The Architectural Review and The Architects’ Journal have recently announced the winners of this year’s Women in Architecture awards, specifically the Architect of the Year award and the Moira Gemmill Prize for Emerging Architecture. With Sandra Barclay claiming the former and Gloria Cabral the latter, the timing could not be more perfect, as women everywhere have recently been honored with recognition at home, praise at work, and international acclaim in general in light of International Women’s Day.
The distinction of Architect of the Year is given to an architect for one of their project’s level of design excellence and its ability to fit the purpose it was created for. This year, Barclay earned that title for her work with Jean Pierre Crousse on the Site Museum of Paracas Culture in Peru. The Paracas Museum is both an archeological museum and a site museum. To fulfill the archeological criteria, this building must protect and conserve heritage culture while simultaneously displaying it for public consumption. To meet the site standards, Barclay attempted to intergreate her design “into the landscape that was the cradle of this culture, which is now part of the most important biological and landscaping reserve of the Peruvian coastal desert.”
The museum’s design largely plays on the motif of ruins. An earthquake destroyed the museum that was previously dedicated to the Paracas culture back in 2007. Barclay and Crousse’s project is built in the same place and pays homage to the original by maintaining a minimalist rectangular exterior. The use of geometry also links back to the civilization itself, as it mirrors the forms archeologists have found in Paracas textiles. The building was constructed out of red pozzolan cement and sits very fittingly by sand dunes of the same color. To show visitors how hard it can be to achieve privacy in such a vast landscape, the museum has been split in two by way of an exterior “crack:” one space is intended for interaction, and the other for historical conservation.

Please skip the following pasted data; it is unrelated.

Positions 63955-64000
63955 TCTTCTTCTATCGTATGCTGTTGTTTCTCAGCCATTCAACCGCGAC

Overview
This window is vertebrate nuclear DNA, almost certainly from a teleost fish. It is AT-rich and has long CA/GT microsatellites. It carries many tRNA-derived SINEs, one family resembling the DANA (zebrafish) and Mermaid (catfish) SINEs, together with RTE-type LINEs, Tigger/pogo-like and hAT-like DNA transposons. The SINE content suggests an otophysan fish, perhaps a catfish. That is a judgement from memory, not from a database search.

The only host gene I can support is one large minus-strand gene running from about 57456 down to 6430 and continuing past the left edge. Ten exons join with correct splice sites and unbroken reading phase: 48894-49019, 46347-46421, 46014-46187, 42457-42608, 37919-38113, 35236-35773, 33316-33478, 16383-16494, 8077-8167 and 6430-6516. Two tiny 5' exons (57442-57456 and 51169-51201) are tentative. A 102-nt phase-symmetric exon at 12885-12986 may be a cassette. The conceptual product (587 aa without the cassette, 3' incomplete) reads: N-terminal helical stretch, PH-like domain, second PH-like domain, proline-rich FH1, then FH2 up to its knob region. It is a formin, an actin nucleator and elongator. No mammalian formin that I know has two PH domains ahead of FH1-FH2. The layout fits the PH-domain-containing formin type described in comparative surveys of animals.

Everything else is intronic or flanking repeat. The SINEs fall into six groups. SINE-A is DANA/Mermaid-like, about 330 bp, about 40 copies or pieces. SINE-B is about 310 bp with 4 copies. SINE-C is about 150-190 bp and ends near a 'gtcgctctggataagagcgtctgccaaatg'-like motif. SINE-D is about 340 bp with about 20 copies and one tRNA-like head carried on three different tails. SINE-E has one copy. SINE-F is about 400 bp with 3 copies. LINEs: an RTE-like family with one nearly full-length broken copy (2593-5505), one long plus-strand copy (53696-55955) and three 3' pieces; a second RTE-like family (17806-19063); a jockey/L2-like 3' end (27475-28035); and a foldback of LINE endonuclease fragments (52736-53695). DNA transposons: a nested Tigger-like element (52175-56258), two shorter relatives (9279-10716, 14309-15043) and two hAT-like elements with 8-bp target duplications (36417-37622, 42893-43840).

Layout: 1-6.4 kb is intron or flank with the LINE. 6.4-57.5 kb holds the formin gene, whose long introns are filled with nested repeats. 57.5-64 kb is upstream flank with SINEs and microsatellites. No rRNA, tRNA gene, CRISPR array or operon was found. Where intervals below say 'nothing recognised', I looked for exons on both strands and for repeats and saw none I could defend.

While the Architect of the Year honor only recognizes a single project, the Moira Gemmill Prize for Emerging Architecture takes entire bodies of work into account, as well as things like excellence in design and the prospective future of each applicant (all of whom must be female and under the age of 45). Gloria Cabral is a partner of the firm Gabinete de Arquitectura, and she earned the prize largely for her knowledge of materials and construction. Her ability to use humble materials and transform them in inventive and exciting ways shows an enthusiastic level of environmental consciousness. A well-known example of Cabral’s work is “Breaking the Siege,” an elegant brick archway. The aim of this project was to showcase how a simple, versatile, and inexpensive staple like brick could be used to create some truly beautiful structures.
Though these two women took home the titles, many others were considered for their recent achievements in architecture. Biba Dow and Stephanie Macdonald were mentioned in the shortlist for Architect of the Year for their work on an extension to the Garden Museum in London and Cowan Court in Cambridge, respectively. Similarly, the Moira Gemmill Prize for Emerging Architecture was almost awarded to candidates Ilze Wolff and Sook Hee Chun, both of whom were considered for their impressive bodies of work.